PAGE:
Replacing coal with green jobs in Navajo Nation
The Black Mesa Mine has been inactive since 2005, though Peabody Energy is seeking to reopen it. Photo by Doc Searls
As a small girl, Enei Begaye knew to be quiet when visiting friends’ houses. Nearly everyone in the 4,900-person town of Kayenta, Arizona, part of the Navajo Nation, worked in the area’s coal mines, Black Mesa and Kayenta, which operated twenty-four hours a day. Begaye and her friends would play quietly so they wouldn’t disturb sleeping elders back from the night shift.
Most of the Kayenta’s population lived in trailers set up by Peabody Energy, the company that owned the mines. Coal companies are major employers throughout the Navajo Nation. In fact, more than half the Nation’s General Fund comes from revenue from coal mining. Nor is resource extraction limited to coal—oil and gas are also collected, together comprising over a quarter of the General Fund budget.
As an adult, Begaye questioned the coal mining that sustained her family and hometown. Apart from providing low wages and hazardous working conditions, coal mining has polluted the township and surrounding environment. The impact of strip mining has been documented since the late 1970s as eliminating existing vegetation, displacing or destroying wildlife and habitats, degrading air quality, altering current land use, and permanently changing the general landscape of the area mined.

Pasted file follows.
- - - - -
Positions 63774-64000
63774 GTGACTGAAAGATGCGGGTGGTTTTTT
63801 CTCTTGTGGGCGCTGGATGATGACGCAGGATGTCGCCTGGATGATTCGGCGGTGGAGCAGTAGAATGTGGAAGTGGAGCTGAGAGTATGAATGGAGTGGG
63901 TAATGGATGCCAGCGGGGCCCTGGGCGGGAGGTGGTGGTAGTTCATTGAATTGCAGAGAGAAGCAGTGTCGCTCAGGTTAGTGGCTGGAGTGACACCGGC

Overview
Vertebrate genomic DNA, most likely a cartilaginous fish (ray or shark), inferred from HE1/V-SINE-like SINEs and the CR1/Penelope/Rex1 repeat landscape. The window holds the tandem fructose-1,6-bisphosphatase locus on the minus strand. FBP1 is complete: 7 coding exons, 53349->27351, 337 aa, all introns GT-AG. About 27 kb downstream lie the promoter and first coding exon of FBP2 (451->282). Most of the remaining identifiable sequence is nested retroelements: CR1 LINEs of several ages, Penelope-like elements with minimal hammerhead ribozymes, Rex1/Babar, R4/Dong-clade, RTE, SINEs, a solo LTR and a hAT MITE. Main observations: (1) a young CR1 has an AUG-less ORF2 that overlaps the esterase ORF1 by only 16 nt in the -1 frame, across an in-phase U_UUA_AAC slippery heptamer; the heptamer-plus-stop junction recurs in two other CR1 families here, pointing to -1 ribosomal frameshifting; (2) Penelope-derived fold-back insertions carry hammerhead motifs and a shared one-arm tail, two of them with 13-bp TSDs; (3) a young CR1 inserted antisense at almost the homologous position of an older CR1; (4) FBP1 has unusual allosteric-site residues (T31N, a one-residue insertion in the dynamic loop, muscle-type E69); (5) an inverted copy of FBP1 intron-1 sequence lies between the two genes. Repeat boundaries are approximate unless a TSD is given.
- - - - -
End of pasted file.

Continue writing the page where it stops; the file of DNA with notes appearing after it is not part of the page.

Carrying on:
Peabody used billions of gallons of water from local springs and aquifers to move slurry—a mix of coal and water—through a 273-mile pipeline from the mines to the power plant where it would be burned. By 2000, water reserves in the Black Mesa were in serious decline. The company proposed using water from the aquifer that provided drinking water to Flagstaff and the northwestern areas of the reservation.
Navajo and Hopi communities rose up in protest. Begaye testified in front of the California Public Utilities Commission during a meeting to decide the fate of the Mohave Generating Station, which is powered by the coal from the Black Mesa mine. “I testified that I didn’t want the mine open,” said Begaye. “We’ve seen the leak in the pipeline, seen the devastation to the land, and the social injustice—the springs dry up because the coal mines are using the drinking water.” She joined the Black Mesa Water Coalition, a grassroots group working to protect Black Mesa’s water supply.
In 2005, the Navajo and Hopi tribal councils passed resolutions to end Peabody’s access to the aquifer. Without water, and facing a Clean Air Act lawsuit, the Black Mesa mine and the Mohave Generating Station ceased operations. Peabody is now seeking to reopen the Black Mesa mine under a different permit in order to supply coal to a different generating station.